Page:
Penicillins are excreted in human milk. Caution should be exercised when penicillins are administered to a nursing woman.
Incompletely developed renal function in newborns may delay elimination of penicillin; therefore, appropriate reductions in the dosage and frequency of administration should be made in these patients. All newborns treated with penicillins should be monitored closely for clinical and laboratory evidence of toxic or adverse effects (see PRECAUTIONS).
Pediatric doses are generally determined on a weight basis and should be calculated for each patient individually. Recommended guidelines for pediatric dosages are presented in DOSAGE AND ADMINISTRATION.
The potential for toxic effects in children from chemicals that may leach from the single dose premixed intravenous preparation in plastic containers has not been evaluated.
Patients should be counseled that antibacterial drugs including penicillin G potassium should only be used to treat bacterial infections. They do not treat viral infections (e.g., the common cold). When penicillin G potassium is prescribed to treat a bacterial infection, patients should be told that although it is common to feel better early in the course of therapy, the medication should be taken exactly as directed. Skipping doses or not completing the full course of therapy may: (1) decrease the effectiveness of the immediate treatment, and (2) increase the likelihood that bacteria will develop resistance and will not be treatable by penicillin G potassium or other antibacterial drugs in the future.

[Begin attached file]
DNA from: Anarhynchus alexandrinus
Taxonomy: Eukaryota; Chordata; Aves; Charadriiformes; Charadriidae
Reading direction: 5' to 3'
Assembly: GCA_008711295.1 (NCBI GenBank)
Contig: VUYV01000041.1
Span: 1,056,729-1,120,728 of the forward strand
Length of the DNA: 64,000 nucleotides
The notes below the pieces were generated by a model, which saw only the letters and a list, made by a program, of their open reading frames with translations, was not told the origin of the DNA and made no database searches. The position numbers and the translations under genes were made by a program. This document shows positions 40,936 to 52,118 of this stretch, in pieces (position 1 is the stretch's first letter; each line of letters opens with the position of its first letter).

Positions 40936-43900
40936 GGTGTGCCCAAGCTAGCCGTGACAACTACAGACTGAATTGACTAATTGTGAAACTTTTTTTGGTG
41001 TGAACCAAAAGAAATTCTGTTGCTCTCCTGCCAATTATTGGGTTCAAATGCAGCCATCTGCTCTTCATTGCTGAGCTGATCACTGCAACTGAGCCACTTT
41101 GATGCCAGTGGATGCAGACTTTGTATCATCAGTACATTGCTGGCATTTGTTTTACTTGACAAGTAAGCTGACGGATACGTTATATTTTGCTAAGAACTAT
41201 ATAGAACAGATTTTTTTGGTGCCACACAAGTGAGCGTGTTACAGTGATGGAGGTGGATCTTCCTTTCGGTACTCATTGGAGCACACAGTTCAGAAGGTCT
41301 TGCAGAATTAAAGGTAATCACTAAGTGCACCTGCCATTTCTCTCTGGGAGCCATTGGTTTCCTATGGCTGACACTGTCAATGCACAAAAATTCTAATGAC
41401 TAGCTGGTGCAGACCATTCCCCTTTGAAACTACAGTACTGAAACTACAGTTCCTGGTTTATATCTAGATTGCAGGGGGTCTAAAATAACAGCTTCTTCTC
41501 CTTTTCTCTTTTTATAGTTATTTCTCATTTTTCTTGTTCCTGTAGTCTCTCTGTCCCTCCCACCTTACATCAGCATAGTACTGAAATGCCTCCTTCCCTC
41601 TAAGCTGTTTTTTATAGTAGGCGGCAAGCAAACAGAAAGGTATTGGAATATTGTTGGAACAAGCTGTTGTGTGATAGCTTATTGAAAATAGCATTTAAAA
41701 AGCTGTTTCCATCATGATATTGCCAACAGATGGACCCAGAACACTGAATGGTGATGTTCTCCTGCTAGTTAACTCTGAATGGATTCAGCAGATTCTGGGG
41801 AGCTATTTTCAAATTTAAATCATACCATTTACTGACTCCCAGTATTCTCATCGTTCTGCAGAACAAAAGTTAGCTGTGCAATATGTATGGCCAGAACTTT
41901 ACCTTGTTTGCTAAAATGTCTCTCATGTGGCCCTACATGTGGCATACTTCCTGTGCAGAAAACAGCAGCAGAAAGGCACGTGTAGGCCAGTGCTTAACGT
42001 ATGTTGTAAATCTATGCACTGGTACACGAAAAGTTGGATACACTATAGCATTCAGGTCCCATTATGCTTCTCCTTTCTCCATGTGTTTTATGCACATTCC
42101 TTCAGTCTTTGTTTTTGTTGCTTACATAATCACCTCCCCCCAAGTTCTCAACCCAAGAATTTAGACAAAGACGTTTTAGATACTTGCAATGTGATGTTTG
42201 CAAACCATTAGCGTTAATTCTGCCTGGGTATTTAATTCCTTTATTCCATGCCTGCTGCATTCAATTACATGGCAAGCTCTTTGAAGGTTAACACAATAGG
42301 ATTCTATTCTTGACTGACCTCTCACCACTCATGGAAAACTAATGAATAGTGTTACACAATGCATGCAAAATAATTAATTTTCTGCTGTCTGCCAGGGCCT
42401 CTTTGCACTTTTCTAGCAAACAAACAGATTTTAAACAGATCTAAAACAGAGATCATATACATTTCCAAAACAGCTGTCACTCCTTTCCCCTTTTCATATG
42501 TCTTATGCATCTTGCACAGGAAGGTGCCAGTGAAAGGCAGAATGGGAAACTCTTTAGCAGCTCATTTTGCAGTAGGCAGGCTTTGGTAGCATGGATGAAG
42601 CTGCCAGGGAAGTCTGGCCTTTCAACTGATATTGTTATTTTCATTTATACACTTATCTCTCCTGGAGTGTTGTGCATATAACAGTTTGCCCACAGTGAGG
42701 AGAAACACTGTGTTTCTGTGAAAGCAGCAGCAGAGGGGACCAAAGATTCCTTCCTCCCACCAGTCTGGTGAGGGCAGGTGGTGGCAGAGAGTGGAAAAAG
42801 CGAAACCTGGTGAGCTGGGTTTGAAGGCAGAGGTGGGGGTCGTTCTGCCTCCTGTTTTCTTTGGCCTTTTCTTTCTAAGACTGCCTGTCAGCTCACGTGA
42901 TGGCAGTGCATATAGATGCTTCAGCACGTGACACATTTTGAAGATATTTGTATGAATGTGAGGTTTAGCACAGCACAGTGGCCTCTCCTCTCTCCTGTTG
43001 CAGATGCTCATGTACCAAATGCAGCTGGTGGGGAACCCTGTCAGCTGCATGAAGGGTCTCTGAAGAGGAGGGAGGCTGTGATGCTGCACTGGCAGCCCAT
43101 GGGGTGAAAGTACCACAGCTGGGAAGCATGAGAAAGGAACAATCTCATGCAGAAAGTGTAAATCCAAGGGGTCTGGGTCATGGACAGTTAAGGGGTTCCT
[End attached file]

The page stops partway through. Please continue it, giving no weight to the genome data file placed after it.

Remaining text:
The Jarisch-Herxheimer reaction is a systemic reaction, that may occur after the initiation of penicillin therapy in patients with syphilis or other spirochetal infections (i.e., Lyme disease and Relapsing fever). The reaction begins one to two hours after initiation of therapy and disappears within 12 to 24 hours. It is characterized by fever, chills, myalgias, headache, exacerbation of cutaneous lesions, tachycardia, hyperventiliation, vasodilation with flushing and mild hypotension. The pathogenesis of the Herxheimer reaction may be due to the release from the spirochaete of host stable pyrogen.